GARY NUMAN
 
 
"IN A DARK PLACE" The First Single taken from his New Album "JAGGED" on Cooking Vinyl Records
Gary Numan New album "Jagged" Released 13th March, 2006
 
 
     
 
GARY NUMAN
"IN A DARK PLACE"
The First Single taken from his New Album "JAGGED" on Cooking Vinyl Records
See The Video For IN A DARK PLACE, Click Here
www.numan.co.uk

::: GARY NUMAN LIVE :::
:::: The Electric Picnic ::::

Saturday September 2nd
Stradbally Hall, Stradbally Estate, Co Laois

www.electricpicnic.ie

  • Numan is still as vital as ever . . . the Godfather is back and he's here to stay.' Kerrang
  • 'Recently Numan has undergone a renaissance and he's going for broke with these anthemic tunes. Underpinned by steroidal beats - some featuring real drums - the massive synths and guitars are stacked up like some Babelesque ower constructed from breezeblocks . . . it is supremely confident and the innovator of the late '70s never sounds like he's having to play catch-up.' Mojo
  • ‘Jagged is a shudder-fest of consistent quality, with a dash of Eastern promise.’ Q Magazine

Gary Numan is having one of the most successful years of his career after releasing his first studio album in over 5 years in mid-March, 2006. Co-produced with underground electronic artist Ade Fenton, Jagged is an aggressive, forward-looking album which takes the best elements of his previous work and gives them an anthemic, contemporary twist. In April he set off on his biggest tour in years, a 14-date trip around the UK (Sadley he didn't make it to Ireland) in front of a visibly increasing fanbase, many of whom had never seen him play live before. The Jagged tour also received rave reviews in publications such as The Times, Kerrang and the Daily Telegraph. Cooking Vinyl releases the first single from the album, In A Dark Place.

  • 'If 2000's Pure album brought Numan back into focus, then Jagged gives his music fresh shape and vitality.' Metal Hammer
  • 'Jagged is a must for those who like their music dark and heavy.' The Sun
  • 'Gary Numan now makes more sense than he did as a confused young pop droid. Endorsements from post-Goth noiseniks such as Nine Inch Nails and Marilyn Manson have given Numan a new focus.' The Times

Unusually amongst his contemporaries Numan has come into his own in the 21st Century both as an artist and as an influence. In 2000, his Pure album was described as ‘the best music he’s made since his 1979/80 heyday’ by The Sunday Times, while Kerrang enthused, 'if you like your melancholia dense and dynamic, you won't want Pure to end.'

Three years later, he released Hybrid, an album of collaborations and re-worked version of classic tracks which included the Top 20 hit ‘Crazier’, featuring electronic punk Rico. According to Mojo, the album’s ‘sheer quality wins through . . . revealing the dark soul of a true pioneer’, while Time Out were not only ‘blown away’ by the revised versions but also noted the presence of ‘three tantalisingly good new songs’. At the time Numan was also ‘cool again’ thanks to Basement Jaxx’s sampling his songs on ‘Where’s Your Head At’ and the impact of Sugababes’s Number 1 single, ‘Freak Like Me’ which was based around his 1979 chart-topper, ‘Are ‘Friends’ Electric?’ Yet since then Numan’s cultural relevance has, if anything, grown stronger than ever before thanks to the likes of Goldfrapp, White Rose Movement, The Rapture, Queens Of The Stone Age, Jacques Lu Cont, The Faint and The Killers.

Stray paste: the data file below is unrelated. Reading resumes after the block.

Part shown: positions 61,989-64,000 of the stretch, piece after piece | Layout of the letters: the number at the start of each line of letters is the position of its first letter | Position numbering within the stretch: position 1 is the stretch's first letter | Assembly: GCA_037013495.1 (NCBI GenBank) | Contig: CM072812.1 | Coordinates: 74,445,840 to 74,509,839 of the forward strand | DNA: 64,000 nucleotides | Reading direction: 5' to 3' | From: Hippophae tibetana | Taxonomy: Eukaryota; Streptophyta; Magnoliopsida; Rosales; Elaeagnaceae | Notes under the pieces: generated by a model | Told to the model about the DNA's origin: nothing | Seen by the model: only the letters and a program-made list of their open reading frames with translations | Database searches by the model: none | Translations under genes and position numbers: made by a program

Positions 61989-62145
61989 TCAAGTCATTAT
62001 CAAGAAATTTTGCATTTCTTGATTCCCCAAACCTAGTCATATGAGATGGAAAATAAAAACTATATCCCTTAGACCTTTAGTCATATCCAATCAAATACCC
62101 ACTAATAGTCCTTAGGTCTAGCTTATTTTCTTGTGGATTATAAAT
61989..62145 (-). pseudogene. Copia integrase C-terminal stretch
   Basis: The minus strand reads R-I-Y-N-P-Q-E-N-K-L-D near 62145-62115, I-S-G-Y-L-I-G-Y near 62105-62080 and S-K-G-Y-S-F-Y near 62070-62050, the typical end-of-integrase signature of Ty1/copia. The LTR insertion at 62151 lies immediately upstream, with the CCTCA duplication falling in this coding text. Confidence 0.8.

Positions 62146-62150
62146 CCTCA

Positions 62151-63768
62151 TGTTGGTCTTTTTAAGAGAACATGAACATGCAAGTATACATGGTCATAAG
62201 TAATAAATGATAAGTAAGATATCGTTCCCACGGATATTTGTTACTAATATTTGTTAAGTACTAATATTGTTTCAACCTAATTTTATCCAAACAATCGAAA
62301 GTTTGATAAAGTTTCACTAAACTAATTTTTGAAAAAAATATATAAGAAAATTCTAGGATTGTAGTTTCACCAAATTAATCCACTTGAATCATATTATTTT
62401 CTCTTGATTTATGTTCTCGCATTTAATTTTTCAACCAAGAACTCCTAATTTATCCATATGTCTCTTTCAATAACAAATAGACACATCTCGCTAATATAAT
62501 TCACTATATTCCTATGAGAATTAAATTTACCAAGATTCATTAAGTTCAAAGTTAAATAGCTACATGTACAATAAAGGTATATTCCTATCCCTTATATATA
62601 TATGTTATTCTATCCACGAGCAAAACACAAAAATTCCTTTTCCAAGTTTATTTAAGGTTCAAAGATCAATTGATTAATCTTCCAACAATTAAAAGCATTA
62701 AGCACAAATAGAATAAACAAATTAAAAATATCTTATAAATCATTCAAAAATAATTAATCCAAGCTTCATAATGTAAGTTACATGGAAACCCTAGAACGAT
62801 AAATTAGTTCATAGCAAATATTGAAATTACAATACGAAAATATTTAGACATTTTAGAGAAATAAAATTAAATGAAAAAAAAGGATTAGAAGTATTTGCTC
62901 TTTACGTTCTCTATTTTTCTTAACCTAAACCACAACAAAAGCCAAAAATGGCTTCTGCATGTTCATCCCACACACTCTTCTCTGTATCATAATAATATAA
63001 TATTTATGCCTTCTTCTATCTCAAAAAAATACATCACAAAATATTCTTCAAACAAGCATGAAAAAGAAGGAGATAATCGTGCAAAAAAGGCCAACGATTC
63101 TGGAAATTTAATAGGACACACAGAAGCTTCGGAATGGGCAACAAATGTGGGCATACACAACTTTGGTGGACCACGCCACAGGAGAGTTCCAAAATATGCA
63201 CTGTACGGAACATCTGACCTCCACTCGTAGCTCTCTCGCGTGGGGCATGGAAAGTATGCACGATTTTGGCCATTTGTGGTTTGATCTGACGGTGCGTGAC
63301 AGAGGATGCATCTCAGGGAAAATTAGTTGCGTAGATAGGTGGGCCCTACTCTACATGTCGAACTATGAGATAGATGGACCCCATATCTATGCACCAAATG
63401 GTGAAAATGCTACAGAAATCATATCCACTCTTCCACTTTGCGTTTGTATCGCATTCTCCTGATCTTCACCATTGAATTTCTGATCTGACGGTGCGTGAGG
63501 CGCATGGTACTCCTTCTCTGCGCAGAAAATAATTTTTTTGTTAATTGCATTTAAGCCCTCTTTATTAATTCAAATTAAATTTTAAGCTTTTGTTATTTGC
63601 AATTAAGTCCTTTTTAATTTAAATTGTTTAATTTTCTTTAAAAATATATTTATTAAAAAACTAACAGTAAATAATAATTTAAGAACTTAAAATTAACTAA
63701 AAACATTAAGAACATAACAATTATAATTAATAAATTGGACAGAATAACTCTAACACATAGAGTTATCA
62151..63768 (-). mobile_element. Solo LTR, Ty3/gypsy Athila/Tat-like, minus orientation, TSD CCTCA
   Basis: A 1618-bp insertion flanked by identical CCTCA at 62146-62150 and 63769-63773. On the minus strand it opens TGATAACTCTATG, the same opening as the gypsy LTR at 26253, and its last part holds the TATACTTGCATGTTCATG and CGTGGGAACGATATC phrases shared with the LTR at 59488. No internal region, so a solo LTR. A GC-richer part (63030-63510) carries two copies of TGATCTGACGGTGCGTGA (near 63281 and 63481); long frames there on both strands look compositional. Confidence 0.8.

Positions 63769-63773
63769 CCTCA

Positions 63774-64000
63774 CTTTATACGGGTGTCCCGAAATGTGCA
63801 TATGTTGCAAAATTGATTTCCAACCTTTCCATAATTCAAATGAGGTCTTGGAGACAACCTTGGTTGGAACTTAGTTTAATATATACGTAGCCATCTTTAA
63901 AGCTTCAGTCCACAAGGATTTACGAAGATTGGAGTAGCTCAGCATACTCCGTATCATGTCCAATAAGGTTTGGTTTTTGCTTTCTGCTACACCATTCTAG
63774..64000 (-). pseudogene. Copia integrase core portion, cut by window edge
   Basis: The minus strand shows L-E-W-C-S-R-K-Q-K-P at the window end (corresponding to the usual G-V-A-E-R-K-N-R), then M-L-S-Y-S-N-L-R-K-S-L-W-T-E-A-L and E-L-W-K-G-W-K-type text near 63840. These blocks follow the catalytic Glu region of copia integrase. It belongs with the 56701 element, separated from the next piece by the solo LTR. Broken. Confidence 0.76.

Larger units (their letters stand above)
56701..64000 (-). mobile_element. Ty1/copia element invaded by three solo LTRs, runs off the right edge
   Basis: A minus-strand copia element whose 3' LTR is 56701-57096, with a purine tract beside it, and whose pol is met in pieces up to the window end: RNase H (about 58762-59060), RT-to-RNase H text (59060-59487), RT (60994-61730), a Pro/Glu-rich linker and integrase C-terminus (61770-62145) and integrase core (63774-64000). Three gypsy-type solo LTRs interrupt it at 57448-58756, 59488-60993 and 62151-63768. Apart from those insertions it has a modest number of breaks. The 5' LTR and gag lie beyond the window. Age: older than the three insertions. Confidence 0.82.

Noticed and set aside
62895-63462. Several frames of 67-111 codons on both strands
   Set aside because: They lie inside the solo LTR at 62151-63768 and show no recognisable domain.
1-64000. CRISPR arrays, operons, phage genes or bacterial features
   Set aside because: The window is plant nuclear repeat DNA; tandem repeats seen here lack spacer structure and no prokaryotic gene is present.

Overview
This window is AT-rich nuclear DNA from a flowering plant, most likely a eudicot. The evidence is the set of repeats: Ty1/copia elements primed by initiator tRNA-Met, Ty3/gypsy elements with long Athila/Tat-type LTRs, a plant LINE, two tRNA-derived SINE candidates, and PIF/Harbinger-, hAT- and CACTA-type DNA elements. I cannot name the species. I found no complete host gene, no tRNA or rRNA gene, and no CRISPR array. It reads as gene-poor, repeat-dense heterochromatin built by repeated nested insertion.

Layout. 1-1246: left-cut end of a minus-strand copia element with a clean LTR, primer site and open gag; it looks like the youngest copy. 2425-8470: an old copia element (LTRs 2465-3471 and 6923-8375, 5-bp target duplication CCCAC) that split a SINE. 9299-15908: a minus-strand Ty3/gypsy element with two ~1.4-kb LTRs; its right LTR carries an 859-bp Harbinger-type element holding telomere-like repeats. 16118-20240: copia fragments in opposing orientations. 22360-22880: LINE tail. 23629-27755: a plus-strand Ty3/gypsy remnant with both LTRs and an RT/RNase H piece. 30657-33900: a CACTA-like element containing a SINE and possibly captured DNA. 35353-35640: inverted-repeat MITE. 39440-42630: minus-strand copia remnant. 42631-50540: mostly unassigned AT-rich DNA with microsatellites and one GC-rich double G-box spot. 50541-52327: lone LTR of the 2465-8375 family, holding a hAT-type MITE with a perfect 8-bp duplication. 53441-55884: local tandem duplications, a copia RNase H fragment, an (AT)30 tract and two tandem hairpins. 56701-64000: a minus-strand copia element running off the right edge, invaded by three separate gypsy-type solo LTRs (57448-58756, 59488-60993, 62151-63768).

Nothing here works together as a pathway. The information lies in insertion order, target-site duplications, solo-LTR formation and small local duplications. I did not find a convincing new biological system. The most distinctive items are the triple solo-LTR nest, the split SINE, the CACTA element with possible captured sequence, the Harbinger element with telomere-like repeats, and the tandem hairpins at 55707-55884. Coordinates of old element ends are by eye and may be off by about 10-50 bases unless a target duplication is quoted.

• 'Jagged tells reflective stories of loss, sorrow and regret through dark, creeping rhythms that lurk beneath sheets of guitar, tempered by heady, almost suffocating, synths. The result is a bleak emotional holocaust of an album, evidencing the work of a truly precious artist whose continuing creativity should be cherished.' Rocksound
  • ''Without Gary Numan there would be no industrial scene. Jagged is his latest offering and is a million times more haunting than anything this modern-day scene has to offer. Each track is a dark and brooding slab of gothic beauty with Gary Numan proving to the likes of Manson and co once and for all who the daddy really is.' Big Cheese
  • 'Jagged is aggressive and dark, yet doesn't forget to pack the tunes too.' Record Collector
  • 'Powerful electronic rock . . . a dense, moody collection, it can be thunderous one moment and ethereal the next, forbidding and mysterious, grinding and soaring.' Classic Rock

Meanwhile, Jagged is one of the heaviest and most electronic albums of his career, re-wiring the apocalyptic synthesizer pop of Numan’s own ‘Down In The Park’ into something equally unique and powerful. Like his best albums it gets to the essence of Numan’s appeal - a vocal that is alienated yet strangely soulful; a desire to push technology as far as he can and dark, atmospheric sounds lashed to power chords dream-like melodies. Numan also mixes rock elements into the album through the sky-scraping choruses - especially on 'Fold', 'Haunted', 'Melt' and 'In A Dark Place' - but they’re given a new potency through the siren-like wail of machines as well as guitars. And for the first time in 20 years, Numan has re-introduced live drums onto the new album, including two tracks ‘Haunted’ and ‘Halo’ played by Jerome Dillon (ex- Nine Inch Nails). Rob Holliday (Sulpher and the Prodigy's new live guitarist) and Monti (Sulpher, former Curve drummer) also guest on Jagged, along with dance producer Andy Gray and Martin McCarrick (ex-Siouxsie & The Banshees) on cello.